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Europe

Euro applicant Estonia crosses slippery finishing line

©

Video by FRANCE 24

Text by Sophie PILGRIM

Latest update : 2011-01-01

Estonia becomes the Eurozone’s 17th member on January 1, and the third former communist state to join the single currency. The move is designed to boost the economy, but with the euro in crisis, not all Estonians are convinced it will.

Out with the kroon, in with the euro. On New Year’s Day Estonia becomes the 17th of 27 EU members to adopt the single currency. The move has been in the pipeline for the past half-decade, but following a tumultuous financial period for the Eurozone, its promise of economic and political stability for Estonia is not one that everybody is betting on.

An EU member state since 2004, the Baltic state is one of the group’s smallest countries, with a population of 1.3 million and a GDP of 14 billion euros. Unlike its neighbours Latvia and Lithuania, Estonia has weathered the financial storm well and emerged with the EU’s lowest public-debt ratio. At 8%, it’s something which most other EU countries can only dream of.
 
Joining the euro has been far from painless for Estonians, and the tough austerity measures that finally got them a seat on the euro-wagon, after initial attempts were shelved in 2007 and 2008, are not over yet. The continuing belt-tightening measures, along with creeping prices and an excruciating 16% unemployment rate, has left Estonians wary of a sudden currency change. A recent independent survey showed that 43% of the country was against joining the euro.
 
“We see prices going up – food, beverages, some services – but our wages stay the same,” says Julia Zalutskaja from Tallinn, the Estonian capital. “We’re afraid of going back to the 1990s when we were poor, like after we changed currency the last time, in 1991.”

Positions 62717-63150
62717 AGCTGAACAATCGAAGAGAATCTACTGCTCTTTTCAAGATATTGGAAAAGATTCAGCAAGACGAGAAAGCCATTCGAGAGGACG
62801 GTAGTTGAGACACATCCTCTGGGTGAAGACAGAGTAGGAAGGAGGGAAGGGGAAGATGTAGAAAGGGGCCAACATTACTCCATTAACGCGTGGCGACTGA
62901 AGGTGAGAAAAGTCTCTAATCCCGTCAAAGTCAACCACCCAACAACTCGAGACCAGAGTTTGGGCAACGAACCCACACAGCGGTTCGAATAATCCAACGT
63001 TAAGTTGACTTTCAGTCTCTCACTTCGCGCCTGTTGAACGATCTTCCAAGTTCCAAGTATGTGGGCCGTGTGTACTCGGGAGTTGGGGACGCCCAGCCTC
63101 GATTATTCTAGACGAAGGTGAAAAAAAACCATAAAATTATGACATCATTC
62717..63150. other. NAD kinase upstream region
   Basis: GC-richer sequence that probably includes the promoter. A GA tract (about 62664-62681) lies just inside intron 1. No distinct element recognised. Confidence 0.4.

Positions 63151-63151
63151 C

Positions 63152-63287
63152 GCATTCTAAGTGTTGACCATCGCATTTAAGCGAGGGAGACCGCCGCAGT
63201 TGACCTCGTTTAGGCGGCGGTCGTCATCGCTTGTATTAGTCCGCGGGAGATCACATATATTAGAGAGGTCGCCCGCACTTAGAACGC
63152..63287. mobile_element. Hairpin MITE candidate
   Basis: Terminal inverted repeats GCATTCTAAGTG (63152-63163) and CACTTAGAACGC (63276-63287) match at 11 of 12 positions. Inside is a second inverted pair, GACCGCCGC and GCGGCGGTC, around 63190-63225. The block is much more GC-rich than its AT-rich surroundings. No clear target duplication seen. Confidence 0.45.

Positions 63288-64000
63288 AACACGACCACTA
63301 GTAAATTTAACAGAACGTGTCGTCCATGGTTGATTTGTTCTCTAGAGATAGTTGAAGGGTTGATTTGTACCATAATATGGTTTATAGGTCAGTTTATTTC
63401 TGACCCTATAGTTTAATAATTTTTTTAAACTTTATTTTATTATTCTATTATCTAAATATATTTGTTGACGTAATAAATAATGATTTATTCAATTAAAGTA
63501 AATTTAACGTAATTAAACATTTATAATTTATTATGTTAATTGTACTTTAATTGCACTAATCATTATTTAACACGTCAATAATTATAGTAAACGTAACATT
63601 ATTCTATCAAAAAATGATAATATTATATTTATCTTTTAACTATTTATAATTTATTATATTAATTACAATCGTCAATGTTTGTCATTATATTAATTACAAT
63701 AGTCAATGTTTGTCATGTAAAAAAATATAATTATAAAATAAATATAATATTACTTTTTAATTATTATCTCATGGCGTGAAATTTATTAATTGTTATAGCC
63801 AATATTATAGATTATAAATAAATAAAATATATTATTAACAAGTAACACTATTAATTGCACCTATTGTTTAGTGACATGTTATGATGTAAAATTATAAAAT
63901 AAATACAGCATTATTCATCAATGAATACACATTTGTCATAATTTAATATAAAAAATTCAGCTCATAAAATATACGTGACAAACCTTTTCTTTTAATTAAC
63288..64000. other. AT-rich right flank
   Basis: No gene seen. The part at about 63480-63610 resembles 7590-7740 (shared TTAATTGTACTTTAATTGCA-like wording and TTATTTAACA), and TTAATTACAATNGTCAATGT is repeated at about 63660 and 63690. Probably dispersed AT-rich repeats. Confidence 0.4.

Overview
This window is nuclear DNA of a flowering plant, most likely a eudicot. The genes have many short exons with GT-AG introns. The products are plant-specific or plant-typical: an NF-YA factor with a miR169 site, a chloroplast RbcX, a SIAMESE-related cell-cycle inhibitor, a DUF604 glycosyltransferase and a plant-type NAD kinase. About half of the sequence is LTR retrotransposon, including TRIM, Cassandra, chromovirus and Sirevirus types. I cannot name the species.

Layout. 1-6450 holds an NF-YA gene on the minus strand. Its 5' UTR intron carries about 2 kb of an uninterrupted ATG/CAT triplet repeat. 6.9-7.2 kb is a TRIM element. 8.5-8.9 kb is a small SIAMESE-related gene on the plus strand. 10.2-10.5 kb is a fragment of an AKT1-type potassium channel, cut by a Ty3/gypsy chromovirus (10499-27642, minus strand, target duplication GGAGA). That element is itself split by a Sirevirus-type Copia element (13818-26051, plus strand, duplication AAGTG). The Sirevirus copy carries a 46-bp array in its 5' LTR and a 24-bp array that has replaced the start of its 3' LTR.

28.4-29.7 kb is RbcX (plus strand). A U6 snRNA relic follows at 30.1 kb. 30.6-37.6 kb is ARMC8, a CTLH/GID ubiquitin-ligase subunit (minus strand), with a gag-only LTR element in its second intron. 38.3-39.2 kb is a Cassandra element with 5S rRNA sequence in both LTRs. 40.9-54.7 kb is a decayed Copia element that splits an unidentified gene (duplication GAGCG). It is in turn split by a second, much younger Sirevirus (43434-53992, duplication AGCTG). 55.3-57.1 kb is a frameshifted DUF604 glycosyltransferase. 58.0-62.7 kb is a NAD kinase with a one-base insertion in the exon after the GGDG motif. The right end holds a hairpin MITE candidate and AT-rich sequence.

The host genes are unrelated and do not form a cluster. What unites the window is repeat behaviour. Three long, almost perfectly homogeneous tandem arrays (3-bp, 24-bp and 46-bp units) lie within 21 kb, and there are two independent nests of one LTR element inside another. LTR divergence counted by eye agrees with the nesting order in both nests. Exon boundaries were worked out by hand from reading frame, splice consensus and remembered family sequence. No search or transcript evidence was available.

European economists and Estonian politicians insist that the deal is a good one however – and for both parties. “It will boost commercial trade with France and Germany, for instance; it will bring an economic convergence in growth terms,” Frédéric Bonnevay of Paris-based independent think-tank the Montaigne Institute told FRANCE 24. Bonnevay insists that the move will “only be beneficial” for Estonia, passing off citizens’ worries as merely “a psychological trauma”.
 
Baltic tide
 
Estonia is the first of the Baltic states to adopt the euro, and the move is expected to encourage neighbouring Latvia and Lithuania to revive efforts to join the club. All three countries’ currencies have been pegged to the euro or the dollar by a fixed exchange rate since the mid-nineties.
         
“In such circumstances”, Lithuanian Finance Minister Ingrida Simonyte told AFP, “there is not much rationale in staying outside the Eurozone, as almost all the restrictions apply but none of the benefits".
 
Latvian bank chief Ilmars Rimsevics expressed concern over potential short-term effects for his own country, suggesting that investors would choose Estonia over its neighbours once the euro was in place. "I think any investor will choose an environment where the euro has been introduced, without the various risks connected to rumours about a change in an exchange rate," he explained.
 
In Estonia itself, even the critics were feeling resigned to the change. “I like my currency. Like the British like their pound,” explained Ms Zalutskaja. “But we’ve chosen the European path. And along with most Estonian people, I’m loyal to this decision.”

 

Date created : 2010-12-30

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